Rachel Morgan, witch and bounty hunter with the Inderland Runner Services, is one of the best at apprehending supernatural lawbreakers throughout Cincinnati, but when it comes to following the rules, she falls desperately short. Determined to buck the system, she quits and takes off on the run with an I.S. contract on her head and is reluctantly forced to team up with Ivy, Inderland’s best runner . . . and a living vampire. But this witch is way out of her league, and to clear her name, Rachel must evade shape-changing assassins, outwit a powerful businessman/crime lord, and survive a vicious underground fight-to-the-death . . . not to mention her own roommate.


Rachel Morgan is one tough witch, and she’s really got me wanting to continue this series. I actually already have book two sitting beside me… The faster this review is done, the faster I can get to reading! (:

Dead Witch Walking is set in a sort of parallel universe where during a time called the Turn, several decades before the book is set, a great majority of humanity’s population was wiped out as a result of a great virus, originating in . . . tomatoes. Although it might be an odd way to have a disease introduced, this does lead to several funny scenes involving tomatoes. Anyway, the non-human species-witches, vampires, pixies, etc.-all decided to reveal their presence in the world, because, being immune to the virus, their numbers were near equal to the humans. What better time would they have to make sure the humans wouldn’t be able to freak out and kill all of them?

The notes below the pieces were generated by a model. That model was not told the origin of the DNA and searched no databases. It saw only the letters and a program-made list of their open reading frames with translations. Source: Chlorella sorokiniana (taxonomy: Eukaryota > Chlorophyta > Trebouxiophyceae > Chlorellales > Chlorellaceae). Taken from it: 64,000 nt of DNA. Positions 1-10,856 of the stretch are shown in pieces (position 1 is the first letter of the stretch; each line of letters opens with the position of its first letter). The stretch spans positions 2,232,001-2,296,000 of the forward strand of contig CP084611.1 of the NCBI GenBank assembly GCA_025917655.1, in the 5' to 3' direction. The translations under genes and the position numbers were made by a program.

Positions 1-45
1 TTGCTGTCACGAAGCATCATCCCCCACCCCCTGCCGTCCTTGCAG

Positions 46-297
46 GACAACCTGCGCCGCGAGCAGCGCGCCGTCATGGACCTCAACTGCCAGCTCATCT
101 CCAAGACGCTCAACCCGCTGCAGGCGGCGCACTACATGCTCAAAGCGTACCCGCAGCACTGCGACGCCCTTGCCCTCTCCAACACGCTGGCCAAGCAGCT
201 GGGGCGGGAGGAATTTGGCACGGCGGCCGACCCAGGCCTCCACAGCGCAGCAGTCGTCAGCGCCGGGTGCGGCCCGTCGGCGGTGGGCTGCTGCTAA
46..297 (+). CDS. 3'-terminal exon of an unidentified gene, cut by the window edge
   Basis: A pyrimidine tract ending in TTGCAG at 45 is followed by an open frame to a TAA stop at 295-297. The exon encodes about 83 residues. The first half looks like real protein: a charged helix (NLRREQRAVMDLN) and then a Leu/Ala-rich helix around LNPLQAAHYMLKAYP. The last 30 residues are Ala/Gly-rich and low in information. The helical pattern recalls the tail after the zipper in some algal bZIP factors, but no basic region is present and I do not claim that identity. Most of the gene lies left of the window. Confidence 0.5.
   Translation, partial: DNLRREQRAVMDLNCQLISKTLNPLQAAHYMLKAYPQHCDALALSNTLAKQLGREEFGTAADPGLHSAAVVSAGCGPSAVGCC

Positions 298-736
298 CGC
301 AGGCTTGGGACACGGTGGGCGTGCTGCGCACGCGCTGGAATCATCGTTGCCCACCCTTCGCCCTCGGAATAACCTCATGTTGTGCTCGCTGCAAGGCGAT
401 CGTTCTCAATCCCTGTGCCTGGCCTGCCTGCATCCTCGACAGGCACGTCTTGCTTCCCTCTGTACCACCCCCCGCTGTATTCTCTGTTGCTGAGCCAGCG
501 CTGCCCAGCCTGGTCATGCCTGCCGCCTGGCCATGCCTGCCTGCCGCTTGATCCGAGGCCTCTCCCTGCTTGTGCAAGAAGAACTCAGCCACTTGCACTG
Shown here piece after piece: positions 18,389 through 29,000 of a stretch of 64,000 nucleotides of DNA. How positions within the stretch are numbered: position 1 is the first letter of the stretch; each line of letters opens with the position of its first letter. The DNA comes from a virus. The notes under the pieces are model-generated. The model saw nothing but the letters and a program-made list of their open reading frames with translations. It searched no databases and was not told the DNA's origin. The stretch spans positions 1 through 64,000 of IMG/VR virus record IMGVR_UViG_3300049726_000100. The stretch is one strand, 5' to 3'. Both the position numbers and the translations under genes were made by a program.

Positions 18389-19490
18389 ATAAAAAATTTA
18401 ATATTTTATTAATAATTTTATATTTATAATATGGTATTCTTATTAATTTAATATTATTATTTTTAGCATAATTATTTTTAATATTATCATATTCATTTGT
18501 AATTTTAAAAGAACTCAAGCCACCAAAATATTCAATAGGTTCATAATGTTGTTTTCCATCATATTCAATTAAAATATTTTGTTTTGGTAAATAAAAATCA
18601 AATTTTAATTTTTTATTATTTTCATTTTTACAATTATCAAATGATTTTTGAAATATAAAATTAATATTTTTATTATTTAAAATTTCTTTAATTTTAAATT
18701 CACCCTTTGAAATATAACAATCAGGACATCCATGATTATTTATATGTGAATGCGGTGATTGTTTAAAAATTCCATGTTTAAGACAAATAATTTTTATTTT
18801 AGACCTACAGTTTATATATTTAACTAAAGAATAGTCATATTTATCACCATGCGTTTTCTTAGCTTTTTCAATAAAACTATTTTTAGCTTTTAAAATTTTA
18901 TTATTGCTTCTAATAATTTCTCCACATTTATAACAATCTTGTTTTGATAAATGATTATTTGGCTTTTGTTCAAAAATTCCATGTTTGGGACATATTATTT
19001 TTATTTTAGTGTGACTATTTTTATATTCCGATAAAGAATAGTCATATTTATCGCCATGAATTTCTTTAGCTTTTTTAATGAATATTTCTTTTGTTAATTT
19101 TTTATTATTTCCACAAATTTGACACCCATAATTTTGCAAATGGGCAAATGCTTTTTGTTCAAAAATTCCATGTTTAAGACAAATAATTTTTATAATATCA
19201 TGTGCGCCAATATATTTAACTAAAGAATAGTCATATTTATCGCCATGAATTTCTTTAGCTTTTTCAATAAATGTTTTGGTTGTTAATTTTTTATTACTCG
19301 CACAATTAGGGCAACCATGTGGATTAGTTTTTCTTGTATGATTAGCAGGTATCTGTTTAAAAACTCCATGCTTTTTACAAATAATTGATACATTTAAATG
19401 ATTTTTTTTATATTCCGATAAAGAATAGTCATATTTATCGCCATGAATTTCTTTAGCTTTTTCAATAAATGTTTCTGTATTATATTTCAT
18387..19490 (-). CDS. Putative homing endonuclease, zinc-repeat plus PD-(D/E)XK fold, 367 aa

Ever since then, both humans and creatures have been working to subdue some of the nastier creatures. That’s where Rachel comes in. She’s been working to help with this for a while, but has decided to quit. And the organization doesn’t exactly let people out of their contracts. Now that she has assassins coming for her, life isn’t looking too well.

The plot in this book is so quick, it had me hooked immediately. Some parts had me wincing, wondering what could possibly happen next. Others had me laughing aloud. I loved the versatility, pulled off smoothly and effortlessly. I fell in love with all of the characters-and can’t wait to see more of the bad guys. This is one series I’ll be following for a while. There’re about a dozen books out so far, I think. That’s enough to keep me happy.


Fantasy · fiction · romance · young adult

“Shiver” by Maggie Stiefvater


Author: Maggie Stiefvater

Pages [Hardcover]: 390

Available in stores now!

Opening Lines: I can remember lying in the snow, a small red spot of warm going cold, surrounded by wolves. They were licking me, biting me, worrying at my body, pressing in.

Memorable Quote: Hope hurt more than the cold

Favorite Character: Beck


For years, Grace has watched the wolves in the woods behind her house. One yellow-eyed wolf—her wolf—is a chilling presence she can’t seem to live without. Meanwhile, Sam has lived two lives: In winter, the frozen woods, the protection of the pack, and the silent company of a fearless girl. In summer, a few precious months of being human … until the cold makes him shift back again.